You’re vaccinated. What can you do now?
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Here’s what experts say fully vaccinated people can and can’t do – and why.
If you’ve already been vaccinated against COVID-19 or are among the millions in New Jersey still waiting their turn, you may be wondering what you can now safely do. New guidance from the Centers for Disease Control and Prevention (CDC) gives us those answers.
It’s important to know that most of these new guidelines apply to people who are fully vaccinated. This means people who are at least two weeks past receiving either the single-dose Johnson & Johnson vaccine or the second dose of the Pfizer or Moderna vaccines. Only after these time periods will you be fully protected against the virus.
Here’s what the CDC says is now possible:
Everyone can go maskless when:
- Walking, biking or running alone or with members of your own household
- Attending small outdoor gatherings with fully vaccinated people
Fully vaccinated people can go maskless to:
- Gather indoors, unmasked with:
- Fully vaccinated people
- Unvaccinated people from one other household, unless they or anyone they live with have an increased risk for severe illness from COVID-19
- Attend a small outdoor gathering with a mixture of vaccinated and unvaccinated people
- Dine at an outdoor restaurant with friends from multiple households
- Travel within the U.S. without needing to get tested before or after travel or self-quarantine after travel
- Travel internationally, keeping in mind:
- You do not need to get tested before leaving the U.S. unless your destination requires it.
- You still need to show a negative test result or documentation of recovery from COVID-19 before boarding a flight to the U.S.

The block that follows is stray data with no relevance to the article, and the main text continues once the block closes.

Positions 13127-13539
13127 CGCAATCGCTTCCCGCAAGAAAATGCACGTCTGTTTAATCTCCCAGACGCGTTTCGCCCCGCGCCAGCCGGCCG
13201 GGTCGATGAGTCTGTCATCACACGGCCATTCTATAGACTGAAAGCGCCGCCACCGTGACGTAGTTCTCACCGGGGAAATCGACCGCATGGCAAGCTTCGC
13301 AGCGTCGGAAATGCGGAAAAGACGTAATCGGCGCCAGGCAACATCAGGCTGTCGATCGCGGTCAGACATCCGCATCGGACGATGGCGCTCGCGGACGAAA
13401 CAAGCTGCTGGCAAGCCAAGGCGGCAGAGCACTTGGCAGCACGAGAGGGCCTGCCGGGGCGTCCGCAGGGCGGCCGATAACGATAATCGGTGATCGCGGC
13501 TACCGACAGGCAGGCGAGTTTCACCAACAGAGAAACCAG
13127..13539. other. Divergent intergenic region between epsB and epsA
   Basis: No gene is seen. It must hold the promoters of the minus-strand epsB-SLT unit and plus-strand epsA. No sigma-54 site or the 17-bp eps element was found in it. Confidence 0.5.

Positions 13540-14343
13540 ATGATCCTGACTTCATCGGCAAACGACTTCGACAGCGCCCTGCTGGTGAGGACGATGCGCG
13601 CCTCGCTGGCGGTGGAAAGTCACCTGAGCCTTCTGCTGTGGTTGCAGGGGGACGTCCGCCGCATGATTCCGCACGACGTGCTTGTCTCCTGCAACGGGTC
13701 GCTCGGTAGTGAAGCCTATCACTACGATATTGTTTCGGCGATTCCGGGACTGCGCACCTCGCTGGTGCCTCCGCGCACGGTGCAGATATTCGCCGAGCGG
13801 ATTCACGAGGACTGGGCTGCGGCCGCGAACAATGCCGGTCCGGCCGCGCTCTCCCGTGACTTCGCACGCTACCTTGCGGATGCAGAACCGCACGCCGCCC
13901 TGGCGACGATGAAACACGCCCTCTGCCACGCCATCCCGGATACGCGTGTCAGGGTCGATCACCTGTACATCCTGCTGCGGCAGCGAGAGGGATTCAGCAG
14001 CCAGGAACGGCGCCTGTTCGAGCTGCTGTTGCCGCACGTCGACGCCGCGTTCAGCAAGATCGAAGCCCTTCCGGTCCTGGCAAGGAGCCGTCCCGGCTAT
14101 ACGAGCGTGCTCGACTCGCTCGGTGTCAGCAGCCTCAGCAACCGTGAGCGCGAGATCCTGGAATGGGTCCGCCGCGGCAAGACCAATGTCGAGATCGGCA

- You should still get tested 3-5 days after arriving back in the U.S. but you do not need to self-quarantine
- Skip quarantine or testing after you’ve been around someone who has COVID-19, unless you have symptoms
Everyone should still:
- Wear a mask when you are:
- At a crowded, outdoor event like a live performance, parade or sports event
- Visiting with unvaccinated people from more than one other household indoors
- Visiting with an unvaccinated person who is at increased risk of severe illness or death from COVID-19 or who lives with a person at increased risk
- Avoid medium or large-sized gatherings
- Watch out for COVID-19 symptoms, especially if you've been around someone who is sick. You should get tested if you have symptoms of COVID-19, and stay home and away from others until you get your results
NJ State guidance on gatherings
The State of New Jersey has placed different limits on gatherings depending on the type and location. Note that masks are required in indoor public spaces and in outdoor public spaces when social distancing is difficult to maintain.
General indoor gatherings must be limited to 25 people. Gatherings for religious services and celebrations have larger allowances, up to 150 individuals depending on the venue.
Outdoor gatherings are generally limited to 200 people. No attendee limits apply to outdoor gatherings for wedding ceremonies, wedding receptions, funerals, memorial services, religious activities or political activities. Check out this complete list of the limits on both indoor and outdoor gatherings.
To help you gather safely, here are some tips:
- Try to host outdoor activities rather than indoor gatherings as much as possible.
- For indoor gatherings, increase ventilation by opening windows and doors or running HVAC systems on continuous circulation.
- Provide hand sanitizer.
What’s behind the updated CDC guidelines
The CDC issued this new guidance because we’re learning more every day about how effective the COVID-19 vaccines are at preventing symptomatic illness. In fact, all three of the authorized vaccines are nearly 100 percent effective at preventing hospitalization and death.
That means fully vaccinated people are unlikely to get sick even if they’re infected. And if they do get sick, their symptoms won’t be severe.
However, it’s still unknown how well COVID-19 vaccines keep people from spreading the disease. With most people still unvaccinated and cases stuck at a high level, that’s why in some situations even vaccinated people must still take preventive measures like mask-wearing to reduce the risk for everyone else.
The point is, to stop the pandemic and return to normal life, vaccination is key. Now, New Jersey residents can more easily find a vaccine appointment. A new online tool found at covid19.nj.gov/finder can take some stress out of the search for a vaccine, especially as more groups become eligible for a shot and vaccine supplies expand.